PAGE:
The magnificent Bowood House was just a few yards in the opposite direction, a beautiful place. Both Saturday and Sunday had much lower footfall than previous years and therefore the dogs were not as busy as they may have been.
The gundog demo and the breed parade which the Chesapeakes would usually participate in were both cancelled. Instead the microphone was passed from tent to tent so that the audience could hear about that particular breed and visit with them if they wished.
The dogs coped remarkably well with the heat and loved all of the attention, all mingled together in the pen and all just slept most of the day away.
Saturday night saw Joss make a bid for freedom at 3:30am by unzipping the tent and taking himself off for a lovely jolly, waking the camp site. He didn’t however take himself swimming, which was a surprise!
We did participate in the scurry early Sunday morning to give the dogs something to think about. There was a water retrieve and a mark and blind over bales. Debbie’s Indi did incredibly well until her focus was redirected by a naughty Toller who wouldn’t come out of the water a few yards away. The owner had to go in after the dog in the end.
It’s so nice to know that the Tollers too can be naughty when it comes to getting out of the water!
This has been just under a week of a collection of shows with Chesapeake classes, which is a great shame for those who have a dog out of coat or a bitch in season at this time. Whilst fun to attend, it seems all of our championship shows with classes are clumped together. It would be nicer if they were spread out a little if only so as we could save the money for the next lot of fuel!
First in the recent batch was Bournemouth Championship Show, sadly without CCs and subsequently a smaller than normal entry for Scandinavian judge Mr E Engh.
Best of breed went to Sh Ch Arnac Bay Hebe handled by Joy Middleton, jointly owned by Joy and me. Reserve best bitch to Kirsty Watts’s Sh Ch Oakmarsh Chestnut. There was only one male present, namely Cheselbay Ballochan who took the best male award for owner and breeder Jo Nash. Another of Kirsty’s homebred dogs, namely Oakmarsh Acorn VW won the best veteran in breed.
Next on the list was an open show, namely Thame and Oxfordshire, where Hebe again won best of breed with Kirsty’s Oakmarsh Freedom winning reserve best of breed. Hebe went on to win the Champion Stakes.
Kirsty’s Tia (Oakmarsh Acorn VW) won a lovely AV Gundog Veteran class and went on to the BVIS competition, where there was a full complement of 7 group winners. Sadly she was unplaced, having already beaten the BVIS when she was 2nd in the AV Veteran Stakes, under a different judge earlier in the day.
Hebe and Joy then went best in the gundog group and finally won Reserve Best in Show. I was at home getting update after update from co-owner Joy who was handling her, each update getting more and more exciting. What great results for our breed who having never been noticed in the big ring, went to being noticed sometimes, and now are quite definitely being noticed! Three different judges chose the Chesapeake to take her on her journey to end with the Reserve Best in Show.
Finally the Welsh Kennel Club Championship dog show held at the Welsh Showground in beautiful countryside at Builth Wells. We took a very out of the way back road for the trip to the showground and the views were stunning, the road scattered with sheep grazing on the sides, and the awesome Wye river meandering along in the valleys. Truly a picture postcard destination and well worth the trip even if we hadn’t been showing dogs!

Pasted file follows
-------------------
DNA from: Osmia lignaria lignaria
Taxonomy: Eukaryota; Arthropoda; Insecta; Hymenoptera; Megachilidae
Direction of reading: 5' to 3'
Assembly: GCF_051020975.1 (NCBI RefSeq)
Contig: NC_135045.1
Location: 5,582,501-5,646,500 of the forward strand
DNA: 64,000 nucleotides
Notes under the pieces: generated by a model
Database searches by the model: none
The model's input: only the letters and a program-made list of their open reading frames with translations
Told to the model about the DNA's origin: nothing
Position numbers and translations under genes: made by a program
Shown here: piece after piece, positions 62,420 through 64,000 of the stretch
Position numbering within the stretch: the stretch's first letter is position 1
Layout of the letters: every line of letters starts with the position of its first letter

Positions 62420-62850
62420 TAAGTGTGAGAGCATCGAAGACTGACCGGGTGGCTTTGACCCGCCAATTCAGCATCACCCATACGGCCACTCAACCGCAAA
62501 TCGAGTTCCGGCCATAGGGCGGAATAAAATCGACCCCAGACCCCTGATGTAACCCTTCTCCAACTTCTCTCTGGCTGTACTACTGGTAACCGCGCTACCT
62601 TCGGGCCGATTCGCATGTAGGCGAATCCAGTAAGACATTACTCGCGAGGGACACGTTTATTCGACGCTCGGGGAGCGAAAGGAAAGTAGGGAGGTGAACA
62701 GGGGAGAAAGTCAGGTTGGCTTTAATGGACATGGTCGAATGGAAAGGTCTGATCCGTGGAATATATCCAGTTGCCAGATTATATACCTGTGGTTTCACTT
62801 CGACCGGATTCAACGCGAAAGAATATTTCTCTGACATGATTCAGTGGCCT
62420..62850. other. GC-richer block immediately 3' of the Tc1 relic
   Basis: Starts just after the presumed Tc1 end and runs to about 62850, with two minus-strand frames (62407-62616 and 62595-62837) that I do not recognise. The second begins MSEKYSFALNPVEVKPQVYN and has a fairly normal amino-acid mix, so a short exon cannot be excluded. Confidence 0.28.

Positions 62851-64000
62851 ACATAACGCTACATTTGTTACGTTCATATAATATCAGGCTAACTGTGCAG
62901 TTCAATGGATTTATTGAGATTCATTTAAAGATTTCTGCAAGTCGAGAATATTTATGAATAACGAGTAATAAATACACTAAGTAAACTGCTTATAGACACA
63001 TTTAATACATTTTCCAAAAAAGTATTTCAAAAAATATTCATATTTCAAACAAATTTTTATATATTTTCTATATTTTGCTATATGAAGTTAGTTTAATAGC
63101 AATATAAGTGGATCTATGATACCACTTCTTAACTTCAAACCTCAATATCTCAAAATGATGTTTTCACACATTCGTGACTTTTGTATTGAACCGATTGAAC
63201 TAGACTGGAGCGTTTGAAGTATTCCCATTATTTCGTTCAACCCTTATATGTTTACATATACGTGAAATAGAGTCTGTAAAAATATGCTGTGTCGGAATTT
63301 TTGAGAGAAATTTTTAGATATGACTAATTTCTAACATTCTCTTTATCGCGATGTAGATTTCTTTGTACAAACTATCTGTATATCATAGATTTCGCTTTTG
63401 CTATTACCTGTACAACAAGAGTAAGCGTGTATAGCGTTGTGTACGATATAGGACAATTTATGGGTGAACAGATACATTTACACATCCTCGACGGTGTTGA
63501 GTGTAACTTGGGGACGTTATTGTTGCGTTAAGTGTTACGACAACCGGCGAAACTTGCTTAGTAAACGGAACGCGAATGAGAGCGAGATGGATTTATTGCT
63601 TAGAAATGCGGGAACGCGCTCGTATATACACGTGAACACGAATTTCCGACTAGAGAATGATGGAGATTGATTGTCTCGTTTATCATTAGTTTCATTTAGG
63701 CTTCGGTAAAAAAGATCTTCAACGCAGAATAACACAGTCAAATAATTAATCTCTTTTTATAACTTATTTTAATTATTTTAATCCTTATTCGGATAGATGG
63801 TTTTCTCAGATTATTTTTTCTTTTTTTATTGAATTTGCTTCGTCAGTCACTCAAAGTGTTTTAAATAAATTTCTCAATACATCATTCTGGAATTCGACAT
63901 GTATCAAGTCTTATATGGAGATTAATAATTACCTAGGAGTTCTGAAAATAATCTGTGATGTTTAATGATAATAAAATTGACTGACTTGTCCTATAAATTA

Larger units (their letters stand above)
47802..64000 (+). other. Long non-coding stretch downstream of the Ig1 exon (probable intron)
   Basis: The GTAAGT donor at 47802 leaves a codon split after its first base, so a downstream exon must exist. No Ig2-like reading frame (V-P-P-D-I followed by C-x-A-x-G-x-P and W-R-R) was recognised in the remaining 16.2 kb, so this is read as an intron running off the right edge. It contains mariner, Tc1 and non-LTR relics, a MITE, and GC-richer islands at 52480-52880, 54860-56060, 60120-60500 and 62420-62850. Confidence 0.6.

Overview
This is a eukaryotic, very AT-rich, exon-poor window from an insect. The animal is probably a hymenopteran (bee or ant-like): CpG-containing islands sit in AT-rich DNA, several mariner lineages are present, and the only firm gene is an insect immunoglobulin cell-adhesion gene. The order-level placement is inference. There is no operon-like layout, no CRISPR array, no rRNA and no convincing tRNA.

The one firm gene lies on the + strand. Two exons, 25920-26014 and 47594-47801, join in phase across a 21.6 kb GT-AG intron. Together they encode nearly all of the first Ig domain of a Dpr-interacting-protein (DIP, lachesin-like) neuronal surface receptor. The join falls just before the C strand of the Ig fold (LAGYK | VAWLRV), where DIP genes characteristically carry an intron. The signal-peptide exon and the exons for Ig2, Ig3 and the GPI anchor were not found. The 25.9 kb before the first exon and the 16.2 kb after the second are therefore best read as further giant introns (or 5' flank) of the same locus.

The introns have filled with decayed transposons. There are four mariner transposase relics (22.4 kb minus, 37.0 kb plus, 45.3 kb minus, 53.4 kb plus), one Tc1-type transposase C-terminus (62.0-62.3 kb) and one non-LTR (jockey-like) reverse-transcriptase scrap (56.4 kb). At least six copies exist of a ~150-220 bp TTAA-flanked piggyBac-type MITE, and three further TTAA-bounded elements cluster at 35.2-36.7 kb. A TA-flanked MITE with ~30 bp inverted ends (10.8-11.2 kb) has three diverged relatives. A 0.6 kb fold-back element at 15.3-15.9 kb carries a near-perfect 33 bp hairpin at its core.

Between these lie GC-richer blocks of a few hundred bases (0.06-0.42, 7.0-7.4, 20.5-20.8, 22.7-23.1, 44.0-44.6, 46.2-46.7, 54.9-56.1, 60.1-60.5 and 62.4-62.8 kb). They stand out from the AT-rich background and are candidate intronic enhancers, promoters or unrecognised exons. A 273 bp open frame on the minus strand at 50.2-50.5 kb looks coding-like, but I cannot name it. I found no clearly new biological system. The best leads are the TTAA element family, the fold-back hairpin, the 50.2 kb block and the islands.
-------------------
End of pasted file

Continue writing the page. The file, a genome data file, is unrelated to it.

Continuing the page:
This time, our experienced gundog judge Pam Blay put the dogs through their paces, and again Hebe was chosen as best of breed and for the bitch CC. A very proud moment for Joy and I. Another proud moment when the dog CC went to my own and Lisa Murch’s just out of junior dog, Next Generations Arnac Arctic Storm, his second CC. People may remember that I imported this dog from the USA in the Autumn last year and boy how he has changed and matured since that time under Lisa’s love and care.
The reserve dog CC went to a very delighted Lorna Murray with Tadoda Nathan. Lorna had made the very long trip down from Scotland and it was so nice to see this win, which made the long journey very worthwhile for her.
Best veteran went to my own Sh Ch Arnac Bay Flax with yet another handler for her, namely Nicole Coe who had just come from the German Shorthaired Pointer ring. Flax then challenged the youngsters and won the reserve CC.
Best Puppy was Cathy Broomfield’s sedge pup, Glaneils Don’t Worry be Happy, and happy they certainly were, both owner and dog!
Hebe and Joy dashed to the big ring for the champion stakes where they stood in very exalted company to win fifth place. Chesapeake noticed again!
On to the big ring for Cathy, Dave, Lisa, Joy and Nicole, and those of us not handling watched the best in show, best veteran, and best puppy but sadly no placings for our Chessies there. As all of the above had extremely long journeys home, it was nice that everyone stayed to the end and the breed was represented in each section for best in show.
The Welsh Kennel Club have to be congratulated for such a well run and tidy show. There were plenty of very smart members in their green jackets, giving directions to those who requested them, and wandering around the show being helpful and friendly to all. Everyone did their job with a smile and the whole set up was perfect for our needs. The best in show ring was magnificent and decorated with floral arrangements around and in the ring that would be worthy of the finest wedding.
Stop press and today at Huntington Open Show, Oakmarsh Freedom won best AVNSC Gundog with her kennel mate Oakmarsh Acorn winning best AV veteran. Both homebred and owned by Kirsty Watts. Kirsty adds ‘and we won the best brace as well’. The show societies must certainly be grateful for Kirsty’s input in entries this year!